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Water Security and Climate Change: Challenges and Strategies

Water Security and Climate Change: Challenges and Strategies

For centuries, food production and hence social development has depended heavily on access to the water needed to grow crops or rear livestock. Having enough water is only part of the issue, however: it must
also be available when and where it is most needed. In the past few decades,
the balance between water supplies and human need has come under increasing
threat from growing populations, urbanization and, most recently, climate change.
One of the biggest impacts of the build-up of greenhouse gases in the
atmosphere is expected to be a significant increase in rainfall variability and
in the frequency and intensity of extreme events, such as droughts and floods.
Climate change is being widely blamed as a significant contributor to the
devastating floods in Pakistan, for example, as well as recent mudslides in
China and fires in Russia. The likely increase in rainfall variability could
have equally devastating, if less obvious, effects on food production and rural
livelihoods. Even a short dry spell during the growing season where farmers
rely almost entirely on rainfall to water their crops, can devastate food

Freshwater is a scarce resource. Only 2.5 per cent of the 1.4 billion km3 of water on Earth is freshwater fit for human consumption, and most of this is inaccessible — nearly 70 per cent is locked up
in glaciers, snow and ice. Our greatest source of freshwater is the 8 million
km3 of groundwater, with only 0.3 per cent of freshwater (105,000 km3)
being found in rivers, streams and lakes. Discussions about freshwater
availability increasingly focus on water security, which refers to people's
access to enough safe and affordable water to satisfy their needs for household
use, food production and livelihoods.

Water insecurity can arise from physical scarcity, resulting either from climatic or geographical factors, or from unsustainable consumption or overexploitation. It can also have economic origins, with poor
infrastructure or capacity preventing access to the water resources available,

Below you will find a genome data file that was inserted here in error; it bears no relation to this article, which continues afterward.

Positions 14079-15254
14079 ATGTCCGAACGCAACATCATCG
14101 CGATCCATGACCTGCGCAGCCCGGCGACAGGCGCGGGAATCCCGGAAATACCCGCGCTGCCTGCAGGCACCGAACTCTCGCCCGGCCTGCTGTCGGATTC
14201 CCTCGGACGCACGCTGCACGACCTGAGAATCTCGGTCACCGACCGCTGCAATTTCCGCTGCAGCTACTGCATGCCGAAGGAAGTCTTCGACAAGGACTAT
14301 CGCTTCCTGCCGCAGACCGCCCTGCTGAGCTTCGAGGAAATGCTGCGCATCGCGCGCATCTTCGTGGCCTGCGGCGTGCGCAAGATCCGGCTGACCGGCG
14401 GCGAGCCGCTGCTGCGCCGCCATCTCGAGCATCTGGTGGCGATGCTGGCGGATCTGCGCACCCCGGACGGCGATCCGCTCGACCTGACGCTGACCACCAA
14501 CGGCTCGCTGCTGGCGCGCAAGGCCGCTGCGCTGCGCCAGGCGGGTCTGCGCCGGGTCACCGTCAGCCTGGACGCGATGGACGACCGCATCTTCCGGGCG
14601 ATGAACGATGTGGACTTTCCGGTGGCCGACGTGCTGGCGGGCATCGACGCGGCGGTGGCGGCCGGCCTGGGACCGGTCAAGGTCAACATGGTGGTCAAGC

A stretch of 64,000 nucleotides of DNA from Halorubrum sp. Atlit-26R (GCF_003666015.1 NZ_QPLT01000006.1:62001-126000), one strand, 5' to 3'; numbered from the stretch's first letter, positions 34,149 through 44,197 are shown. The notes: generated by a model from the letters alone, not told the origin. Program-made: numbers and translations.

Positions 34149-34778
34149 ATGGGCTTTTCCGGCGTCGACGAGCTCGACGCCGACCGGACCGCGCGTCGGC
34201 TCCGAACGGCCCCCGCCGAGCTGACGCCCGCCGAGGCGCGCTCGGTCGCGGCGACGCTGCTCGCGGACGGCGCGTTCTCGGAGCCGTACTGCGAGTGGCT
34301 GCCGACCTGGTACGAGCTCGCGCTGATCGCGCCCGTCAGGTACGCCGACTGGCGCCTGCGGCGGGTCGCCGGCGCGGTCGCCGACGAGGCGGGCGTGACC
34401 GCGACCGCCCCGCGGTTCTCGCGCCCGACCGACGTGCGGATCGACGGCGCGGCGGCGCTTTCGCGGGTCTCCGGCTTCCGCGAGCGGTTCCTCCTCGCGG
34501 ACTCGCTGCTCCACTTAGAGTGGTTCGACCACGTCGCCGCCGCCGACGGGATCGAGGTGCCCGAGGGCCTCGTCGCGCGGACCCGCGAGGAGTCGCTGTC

or occur where pollution or natural contamination renders water resources
inaccessible. Water insecurity and scarcity already affect large parts of the
developing world. The past century has seen a six fold increase in global water
demand. Nearly three billion people (about 40 per cent of the global
population) live in areas where demand outstrips supply. This situation is set
to worsen in the coming decades as populations grow, economies develop and
agriculture and industry expand.

An additional threat to water security comes from climate change. The world is experiencing unprecedented warming, with temperatures now approximately 0.5 degrees Celsius warmer than the 1961–90
average. Climate change has already affected water resources across the world.
It has, for example, increased the global mean sea level by 1.75 mm each year
in the second half of the twentieth century, caused the widespread retreat of
non-polar glaciers, reducing dry-season water flows, and increased borehole and
marine temperatures.

Solar energy trapped in the atmosphere by greenhouse gases drives the hydrological cycle, so any increase effectively intensifies the cycle, changing rainfall patterns and exacerbating extreme events such as
droughts and floods. The effects of climate change on water security can
already be seen. Globally, the area of land classified by the IPCC as 'very
dry' has more than doubled since the 1970s. This has been accompanied by
greater flooding in the mid-high latitudes, longer and more frequent droughts
in parts of Asia and Africa, and more frequent and intense El Niño events — all
of which change the balance between demand and supply of water resources.

Water security in the developing world is particularly vulnerable to the impacts of climate change, partly because their locations mean these nations feel the brunt of climate change, partly because their low